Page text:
If possible, go to conventions during your market year. The APSA has a placement service where a goodly number of positions (some pending funding) are advertised in file books. Leave notes and a copy of your CV in the boxes of those that interest you. You will likely get some preliminary interviews there. For some small colleges, this may be sufficient contact to hire you later. There are no on-site interviews for some file book listings, but you should copy those of interest and apply later. A few listings may not appear in the APSA Newsletter. The SPSA meeting is right before the high season, but usually it has only a few new openings posted. It is good place to have pre-arranged preliminary or final interviews or to meet faculty from a school where you are already being considered. The ISA and the Midwest meetings occur in the spring. By this time many positions are filled or schools have culled "short lists" from the total number of applicants. But they have placement services which are useful for finding out about and making contacts regarding late job openings or temporary positions.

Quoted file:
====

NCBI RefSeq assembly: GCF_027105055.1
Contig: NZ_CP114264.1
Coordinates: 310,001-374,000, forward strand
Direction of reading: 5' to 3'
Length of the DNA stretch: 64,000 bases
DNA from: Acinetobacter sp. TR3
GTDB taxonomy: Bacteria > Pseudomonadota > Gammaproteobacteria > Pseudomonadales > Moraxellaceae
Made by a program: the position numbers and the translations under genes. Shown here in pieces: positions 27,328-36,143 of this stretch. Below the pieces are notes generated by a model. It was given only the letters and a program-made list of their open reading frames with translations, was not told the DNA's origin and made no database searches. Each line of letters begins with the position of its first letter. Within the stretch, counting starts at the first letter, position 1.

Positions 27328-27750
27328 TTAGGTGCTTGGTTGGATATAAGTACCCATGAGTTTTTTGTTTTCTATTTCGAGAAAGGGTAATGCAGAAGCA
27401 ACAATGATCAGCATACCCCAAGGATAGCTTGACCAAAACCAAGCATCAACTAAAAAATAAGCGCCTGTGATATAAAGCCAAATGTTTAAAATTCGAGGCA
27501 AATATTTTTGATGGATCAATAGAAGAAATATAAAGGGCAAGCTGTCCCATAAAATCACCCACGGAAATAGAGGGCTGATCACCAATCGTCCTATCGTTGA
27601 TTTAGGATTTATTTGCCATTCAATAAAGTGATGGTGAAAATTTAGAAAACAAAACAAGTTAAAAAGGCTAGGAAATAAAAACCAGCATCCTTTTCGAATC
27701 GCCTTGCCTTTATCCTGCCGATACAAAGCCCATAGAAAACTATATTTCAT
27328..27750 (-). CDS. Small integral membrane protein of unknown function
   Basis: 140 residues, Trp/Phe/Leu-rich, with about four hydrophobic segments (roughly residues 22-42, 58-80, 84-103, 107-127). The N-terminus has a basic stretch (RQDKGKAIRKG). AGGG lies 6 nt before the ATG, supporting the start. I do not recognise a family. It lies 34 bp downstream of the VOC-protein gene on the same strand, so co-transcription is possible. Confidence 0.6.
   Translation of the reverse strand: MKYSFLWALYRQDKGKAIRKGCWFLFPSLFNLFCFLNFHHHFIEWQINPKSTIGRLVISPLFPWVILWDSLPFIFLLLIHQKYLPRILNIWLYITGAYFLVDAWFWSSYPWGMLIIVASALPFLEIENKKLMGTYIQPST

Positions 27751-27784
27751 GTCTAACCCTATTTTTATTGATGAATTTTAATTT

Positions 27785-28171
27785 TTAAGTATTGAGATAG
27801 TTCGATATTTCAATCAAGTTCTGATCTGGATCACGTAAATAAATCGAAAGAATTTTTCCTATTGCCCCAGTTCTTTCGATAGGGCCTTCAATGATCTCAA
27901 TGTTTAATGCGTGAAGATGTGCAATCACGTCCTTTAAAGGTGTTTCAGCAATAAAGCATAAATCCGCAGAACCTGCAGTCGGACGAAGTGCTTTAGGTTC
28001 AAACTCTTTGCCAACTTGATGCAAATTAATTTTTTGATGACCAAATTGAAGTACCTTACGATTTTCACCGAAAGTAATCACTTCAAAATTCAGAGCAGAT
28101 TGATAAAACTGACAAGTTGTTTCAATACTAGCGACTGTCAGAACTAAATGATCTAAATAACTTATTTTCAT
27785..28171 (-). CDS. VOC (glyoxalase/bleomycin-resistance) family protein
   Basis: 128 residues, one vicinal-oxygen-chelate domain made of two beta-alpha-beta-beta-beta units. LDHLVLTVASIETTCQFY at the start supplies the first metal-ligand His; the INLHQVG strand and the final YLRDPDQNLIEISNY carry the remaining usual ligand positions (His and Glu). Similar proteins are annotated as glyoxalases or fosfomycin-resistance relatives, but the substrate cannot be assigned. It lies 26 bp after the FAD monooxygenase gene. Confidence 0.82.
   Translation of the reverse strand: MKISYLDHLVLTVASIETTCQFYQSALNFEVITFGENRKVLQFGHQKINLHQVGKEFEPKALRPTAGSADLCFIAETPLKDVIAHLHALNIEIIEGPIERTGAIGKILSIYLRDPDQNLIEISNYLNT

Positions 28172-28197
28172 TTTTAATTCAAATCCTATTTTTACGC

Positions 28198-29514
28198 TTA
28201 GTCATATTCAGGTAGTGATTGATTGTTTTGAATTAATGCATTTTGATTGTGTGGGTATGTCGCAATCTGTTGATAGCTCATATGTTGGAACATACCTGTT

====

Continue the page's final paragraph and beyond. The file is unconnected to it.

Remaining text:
One year or other short term positions pop up late in the season and in the summer. Sometimes they appear in the APSA Newsletter, but many are advertised by e-mail or in flyers, or even by word of mouth. Often they are filled after short telephone interviews.

Many hiring institutions want you to have the Ph. D. completed when you arrive. It follows that a major factor affecting consideration of your application is how far along your dissertation is. Even if doctorate in hand isn't a requirement, we STRONGLY RECOMMEND that you complete it before leaving -- it will make you more competitive and it will certainly make your life as a beginning faculty member a lot easier. Thus the placement cycle is an important consideration in scheduling your qualifying exams. We STRONGLY RECOMMEND that you take qualifyings in February of the year preceding your "market" year (e.g., spring, 1998, to start a position in the fall of 1999). This will give you time to get a prospectus done later that spring and be well into your dissertation when the interview season is in full swing.